Besides, the tribal languages got space in the All India Radio and Television, staging drama in local languages. Sahitya Academy also promoted the nonscheduled languages in promotion of literature and literary wards. Publication of books and journals in local languages, preparation of documentary films has also been made by the state governments and private filmmakers. At present the digital media has helped the tribal languages to prepare font and also developing web sites to disseminate tribal languages across the globe.
Study of MLE by the NCERT
Looking atthestateinitiative ofMLEin Odisha, the NCERT, New Delhi commissioned a study onMLE in Odisha during2009- 2011 adopting 100MLEschoolsto compare with100 non MLEschoolsin ten tribal languages. Though the MLE in Odisha was in its infancy, just had completed Class I and II in 2009, the study was too early to initiate. However the study presented witha well researched programme evaluation from which it was revealed that enrollmentand retention of tribal children has increased. Children were engaged meaningfully with the teachers in the classrooms. Cultural materials of the communities wereused in thetext books andteacher training. The result of the study was encouraging. The report reads as follows; children in MLE School received significantly higher achievement score than children in non MLE schools. (NCERT: 2011: 41)
In July 2014 a policy was notified by the stategovernment to continue MLE programme with strong teacher training, monitoring and coordination with assessment and research. After the policy was introducedmore schools were identified and more teachers from language communities were appointed, but the pedagogical and monitoring side of MLE is still unresolved.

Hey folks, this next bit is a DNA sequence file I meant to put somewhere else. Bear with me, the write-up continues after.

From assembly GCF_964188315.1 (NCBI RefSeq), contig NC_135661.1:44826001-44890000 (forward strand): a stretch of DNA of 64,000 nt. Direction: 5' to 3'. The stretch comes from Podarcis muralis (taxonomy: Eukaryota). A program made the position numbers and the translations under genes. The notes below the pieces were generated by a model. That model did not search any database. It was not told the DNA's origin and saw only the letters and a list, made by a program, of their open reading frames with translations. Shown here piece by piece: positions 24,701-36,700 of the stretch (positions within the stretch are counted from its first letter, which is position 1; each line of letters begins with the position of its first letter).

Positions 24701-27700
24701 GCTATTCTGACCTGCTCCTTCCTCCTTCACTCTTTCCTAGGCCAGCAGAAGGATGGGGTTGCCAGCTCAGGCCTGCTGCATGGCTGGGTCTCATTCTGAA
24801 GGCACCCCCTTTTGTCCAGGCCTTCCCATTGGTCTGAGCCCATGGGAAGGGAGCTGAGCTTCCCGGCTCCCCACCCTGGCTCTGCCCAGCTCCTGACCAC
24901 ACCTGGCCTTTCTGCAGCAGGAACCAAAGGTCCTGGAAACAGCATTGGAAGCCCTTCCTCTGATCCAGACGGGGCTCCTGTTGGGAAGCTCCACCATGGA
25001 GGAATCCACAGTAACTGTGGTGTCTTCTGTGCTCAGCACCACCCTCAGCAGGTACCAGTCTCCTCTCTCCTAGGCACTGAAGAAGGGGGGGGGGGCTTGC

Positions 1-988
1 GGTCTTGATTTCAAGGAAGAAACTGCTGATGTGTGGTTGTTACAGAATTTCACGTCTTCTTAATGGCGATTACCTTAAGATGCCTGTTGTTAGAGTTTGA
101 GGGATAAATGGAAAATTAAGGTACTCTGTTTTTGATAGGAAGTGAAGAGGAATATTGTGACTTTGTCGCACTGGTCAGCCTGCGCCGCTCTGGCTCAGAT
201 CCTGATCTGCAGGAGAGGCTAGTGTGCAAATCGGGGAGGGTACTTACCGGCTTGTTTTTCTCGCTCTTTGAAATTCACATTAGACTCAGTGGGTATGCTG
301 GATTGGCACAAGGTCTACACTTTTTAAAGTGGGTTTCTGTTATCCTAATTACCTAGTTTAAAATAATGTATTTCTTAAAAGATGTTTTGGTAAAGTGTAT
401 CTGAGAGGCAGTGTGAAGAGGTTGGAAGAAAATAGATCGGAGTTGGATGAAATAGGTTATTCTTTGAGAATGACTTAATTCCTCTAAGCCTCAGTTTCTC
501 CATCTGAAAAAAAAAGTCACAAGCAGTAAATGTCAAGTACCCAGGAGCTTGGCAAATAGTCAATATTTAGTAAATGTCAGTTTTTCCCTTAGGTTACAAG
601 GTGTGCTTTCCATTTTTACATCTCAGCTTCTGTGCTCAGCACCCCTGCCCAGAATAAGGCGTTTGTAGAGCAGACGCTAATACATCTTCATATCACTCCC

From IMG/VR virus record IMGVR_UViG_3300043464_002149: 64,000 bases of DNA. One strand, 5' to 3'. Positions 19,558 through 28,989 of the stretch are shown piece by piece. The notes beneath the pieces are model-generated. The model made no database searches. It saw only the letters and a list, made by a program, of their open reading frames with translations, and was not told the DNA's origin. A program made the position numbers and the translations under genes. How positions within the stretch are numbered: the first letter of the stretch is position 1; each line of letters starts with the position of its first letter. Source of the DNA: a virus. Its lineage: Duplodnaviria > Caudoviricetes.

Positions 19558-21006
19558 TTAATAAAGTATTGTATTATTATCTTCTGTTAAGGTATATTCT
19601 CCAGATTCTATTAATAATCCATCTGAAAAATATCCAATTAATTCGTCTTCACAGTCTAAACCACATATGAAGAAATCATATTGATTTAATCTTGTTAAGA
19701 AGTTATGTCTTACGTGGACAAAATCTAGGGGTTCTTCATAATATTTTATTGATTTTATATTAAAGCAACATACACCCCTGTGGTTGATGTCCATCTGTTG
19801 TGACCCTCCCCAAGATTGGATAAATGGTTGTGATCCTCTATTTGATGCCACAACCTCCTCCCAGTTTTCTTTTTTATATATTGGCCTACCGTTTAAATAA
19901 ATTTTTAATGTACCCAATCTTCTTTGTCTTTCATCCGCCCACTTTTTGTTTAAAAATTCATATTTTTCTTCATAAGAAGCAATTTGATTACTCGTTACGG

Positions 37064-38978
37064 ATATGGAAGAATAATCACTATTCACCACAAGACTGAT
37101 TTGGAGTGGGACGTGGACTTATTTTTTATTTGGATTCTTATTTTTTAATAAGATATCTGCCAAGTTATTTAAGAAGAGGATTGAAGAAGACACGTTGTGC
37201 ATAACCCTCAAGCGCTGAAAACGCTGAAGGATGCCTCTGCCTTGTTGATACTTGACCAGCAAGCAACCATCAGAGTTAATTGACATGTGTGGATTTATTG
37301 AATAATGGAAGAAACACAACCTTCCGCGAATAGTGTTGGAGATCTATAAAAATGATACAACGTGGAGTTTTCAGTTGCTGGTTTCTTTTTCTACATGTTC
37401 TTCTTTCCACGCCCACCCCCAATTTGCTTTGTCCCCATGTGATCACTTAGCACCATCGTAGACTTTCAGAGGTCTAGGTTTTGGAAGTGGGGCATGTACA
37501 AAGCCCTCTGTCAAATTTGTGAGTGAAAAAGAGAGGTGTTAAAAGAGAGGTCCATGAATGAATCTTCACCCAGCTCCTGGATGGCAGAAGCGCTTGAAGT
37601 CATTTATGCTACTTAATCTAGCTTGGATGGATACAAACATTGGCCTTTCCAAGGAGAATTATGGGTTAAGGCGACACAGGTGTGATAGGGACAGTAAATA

Aftermath in Odisha
Government of Odisha fulfilled the requirements in MLE programme. The policy clearlyBut the academicside ofMLEintheclassrooms andteacher professionalismremained weak after2012.Tehfrequent change ofofficer without any choice ofexpertise and interest, teachers lack ofsupport from the stateacademicdomain,responding therecurrentissues and challenges arisenin the field, lack of monitoring and coordination, make the programme weak. If proper steps are not taken in time, it is likely to slow down the learning of tribal children in the classroom, sincelearningdepends on constantinterestandeternal vigilance.
As regards to the policy with the implementation of MLE in the state ofOdisha and Chhattishgarh it may besaid that, Odisha governmentdid not have apolicy till 2014, andbelieved in the plan and implementation realizing theeducational needs of thetribal children and after 8 years ofimplementation the state was convinced thatit has to besupported by the state forits sustainability. It was clearthatin many states ofIndia MLE isusedwithout properplanning, lacking understanding of itsimportance in the long run, lack proper vision tomake this language education inclusiveto fostera cultural democracyand maintaincultural diversitiesin schools.
The above discussion contains the impact of language adoption in school education to revitalize the minority languages. Recognition of minoritylanguages in schools is a marker ofethnic identity. Historically, when these languages were marginalized. The community is still in its initial stage to understand the importance of their language inclusion in schools. The nontribal teachers and administrators, even the political leaders are alsoat the cross road either to adopt MT in school education or introduce English in later stage. WhenEnglish is introduced in class I withoutprovidingtrainedEnglishlanguageteachers,the threat of ignoring one’sown language in one h and, andinability to mastera foreign language that is notused in a social domain isbigmoral andtheoretical dilemmain whichthere is a needofclear practicebased policyand not just introduce the policy per se.